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Sharing support for ADHD families

Sam Goldstein, a renowned researcher from the University of Utah will speak about resilience in children with ADHD Nov. 21. Photo courtesy Sam GoldsteinSam Goldstein, a renowned researcher from the University of Utah will speak about resilience in children with ADHD Nov. 21. Photo courtesy Sam GoldsteinNovember 18, 2011 - Anyone who has or knows someone with children struggling with Attention-Deficit/ Hyperactivity Disorder (ADHD) understands the challenges those children and young adults face as they grow up.

While the obstacles can sometimes be difficult ones, today’s researchers also recognize the incredibly strong capabilities of children affected by ADHD. That said, most research is deficit-based, highlighting areas in which these children struggle; consequently, the positive abilities of ADHD children are often overlooked.

For Pat and Connie Carlson, learning more about and celebrating the positives attributes in ADHD kids is something that has affected them personally. Their son was diagnosed with ADHD as a child, and so they understand the struggles of both the child and the family. Now, their understanding of ADHD and their philanthropy has led to the support of the Strengths in ADHD Research Project.

With a generous gift from the Carlson family, the Project has set a goal of better understanding children with ADHD from a strengths-based perspective. “Specifically, we are interested in identifying areas in which children with ADHD are successful and what factors help to support their success,” explains Emma Climie, a Faculty of Education Assistant Professor and the recipient of the Carlson Family ADHD award.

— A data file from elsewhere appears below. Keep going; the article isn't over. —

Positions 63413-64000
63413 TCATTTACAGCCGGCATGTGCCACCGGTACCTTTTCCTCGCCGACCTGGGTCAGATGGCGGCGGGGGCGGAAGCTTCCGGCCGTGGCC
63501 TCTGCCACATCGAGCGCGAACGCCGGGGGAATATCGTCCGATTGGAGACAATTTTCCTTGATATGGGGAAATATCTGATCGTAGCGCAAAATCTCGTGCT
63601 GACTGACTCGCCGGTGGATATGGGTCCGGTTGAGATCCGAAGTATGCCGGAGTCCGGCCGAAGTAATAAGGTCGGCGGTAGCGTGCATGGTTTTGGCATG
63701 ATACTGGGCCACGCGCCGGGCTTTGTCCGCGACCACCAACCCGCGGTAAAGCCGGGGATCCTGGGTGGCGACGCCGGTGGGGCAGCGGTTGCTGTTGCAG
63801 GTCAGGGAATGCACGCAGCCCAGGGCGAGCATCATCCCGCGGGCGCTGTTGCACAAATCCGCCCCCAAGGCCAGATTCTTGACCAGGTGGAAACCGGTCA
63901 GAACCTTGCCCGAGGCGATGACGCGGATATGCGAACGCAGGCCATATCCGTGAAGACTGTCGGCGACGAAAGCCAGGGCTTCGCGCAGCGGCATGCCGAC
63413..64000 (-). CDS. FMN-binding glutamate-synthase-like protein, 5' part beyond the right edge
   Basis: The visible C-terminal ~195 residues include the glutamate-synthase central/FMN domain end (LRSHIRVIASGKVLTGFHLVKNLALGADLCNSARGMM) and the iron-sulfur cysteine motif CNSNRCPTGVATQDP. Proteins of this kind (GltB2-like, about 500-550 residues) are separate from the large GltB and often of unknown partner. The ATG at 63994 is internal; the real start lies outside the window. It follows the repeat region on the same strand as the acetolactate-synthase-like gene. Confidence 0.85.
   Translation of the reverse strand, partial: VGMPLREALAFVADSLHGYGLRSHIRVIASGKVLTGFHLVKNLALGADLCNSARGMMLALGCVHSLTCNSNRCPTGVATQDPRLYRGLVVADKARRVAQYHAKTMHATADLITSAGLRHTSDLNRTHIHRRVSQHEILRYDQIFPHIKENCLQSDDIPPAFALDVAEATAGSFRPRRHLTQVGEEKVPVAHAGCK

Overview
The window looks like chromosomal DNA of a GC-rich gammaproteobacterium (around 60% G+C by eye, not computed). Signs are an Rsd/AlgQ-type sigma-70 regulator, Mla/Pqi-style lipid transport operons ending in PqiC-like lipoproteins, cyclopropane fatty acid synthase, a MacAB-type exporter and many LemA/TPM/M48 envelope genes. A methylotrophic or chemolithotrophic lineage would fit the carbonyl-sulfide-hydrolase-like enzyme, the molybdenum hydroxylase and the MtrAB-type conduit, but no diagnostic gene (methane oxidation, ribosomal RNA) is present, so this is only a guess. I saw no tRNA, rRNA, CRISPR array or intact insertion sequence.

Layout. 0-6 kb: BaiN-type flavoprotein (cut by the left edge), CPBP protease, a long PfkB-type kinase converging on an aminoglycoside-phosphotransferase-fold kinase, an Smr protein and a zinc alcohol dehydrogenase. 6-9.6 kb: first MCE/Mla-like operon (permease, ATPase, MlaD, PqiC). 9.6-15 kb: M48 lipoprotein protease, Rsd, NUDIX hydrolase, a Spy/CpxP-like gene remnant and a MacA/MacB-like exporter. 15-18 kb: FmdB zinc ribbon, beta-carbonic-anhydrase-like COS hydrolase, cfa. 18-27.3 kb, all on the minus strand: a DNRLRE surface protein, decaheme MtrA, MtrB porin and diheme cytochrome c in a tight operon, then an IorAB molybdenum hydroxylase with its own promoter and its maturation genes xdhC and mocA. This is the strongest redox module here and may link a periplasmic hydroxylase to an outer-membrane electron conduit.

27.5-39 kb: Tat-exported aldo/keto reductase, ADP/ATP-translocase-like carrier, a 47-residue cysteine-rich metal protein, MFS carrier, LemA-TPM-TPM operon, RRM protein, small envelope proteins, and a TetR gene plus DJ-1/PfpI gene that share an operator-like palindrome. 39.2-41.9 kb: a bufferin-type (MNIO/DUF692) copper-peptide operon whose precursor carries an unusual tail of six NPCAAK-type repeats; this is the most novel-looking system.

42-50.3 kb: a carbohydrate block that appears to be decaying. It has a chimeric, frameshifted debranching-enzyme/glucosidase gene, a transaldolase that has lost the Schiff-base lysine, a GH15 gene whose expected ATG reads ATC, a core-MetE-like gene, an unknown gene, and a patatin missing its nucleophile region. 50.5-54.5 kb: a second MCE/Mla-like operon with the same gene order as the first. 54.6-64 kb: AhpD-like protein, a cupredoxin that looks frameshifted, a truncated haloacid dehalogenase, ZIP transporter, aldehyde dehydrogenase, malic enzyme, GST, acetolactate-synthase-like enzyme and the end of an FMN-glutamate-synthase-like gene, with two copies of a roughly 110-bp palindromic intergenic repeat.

The Faculty of Education incorporates two important aspects into this research – psychology and education. Researchers will be able to pass on what they learn to new teachers in the B. Ed. program as well as to school psychologists in the Educational Studies in Psychology programs, which will allow a more widespread understanding of children with ADHD and the strengths that they possess. “We plan to share our research findings with families, parents, teachers, and other professionals who work with children,” says Climie.

The Faculty of Education has planned a special event to mark the gift from the Carlson family. “We’re pleased and honoured to celebrate the importance of the Carlson’s donation by hosting a very special evening on November 21st,” says Dennis Sumara, dean. “We’re bringing to Calgary Dr. Sam Goldstein, a renowned researcher from the University of Utah, to talk about this key subject--resilience in children with ADHD.”

Goldstein specializes in school psychology, child development and neuropsychology. He is an Assistant Clinical Instructor in the Department of Psychiatry, University of Utah School of Medicine and Affiliate Research Professor of Psychology at George Mason University. Dr. Goldstein is the Editor-in-Chief of the Journal of Attention Disorders and Contributing Editor to Attention Magazine. He has authored, co-edited or co-authored thirty-five clinical and trade publications, including twenty-one textbooks. He has also authored two dozen book chapters and nearly three dozen peer reviewed scientific studies.

Dr. Goldstein’s talk will begin at 7:00 pm, and a light reception will be held following his presentation. While there is no cost to attend this event, registration is required to plan for adequate seating and refreshments. Demand for seating is expected to be high for this evening, and reservations will be taken on a first-come, first served basis.

Get more information on the Carlson Family Lecture on ADHD or register online.

Updated November 24, 2011: Click here to Listen to the Carlson Family Lecture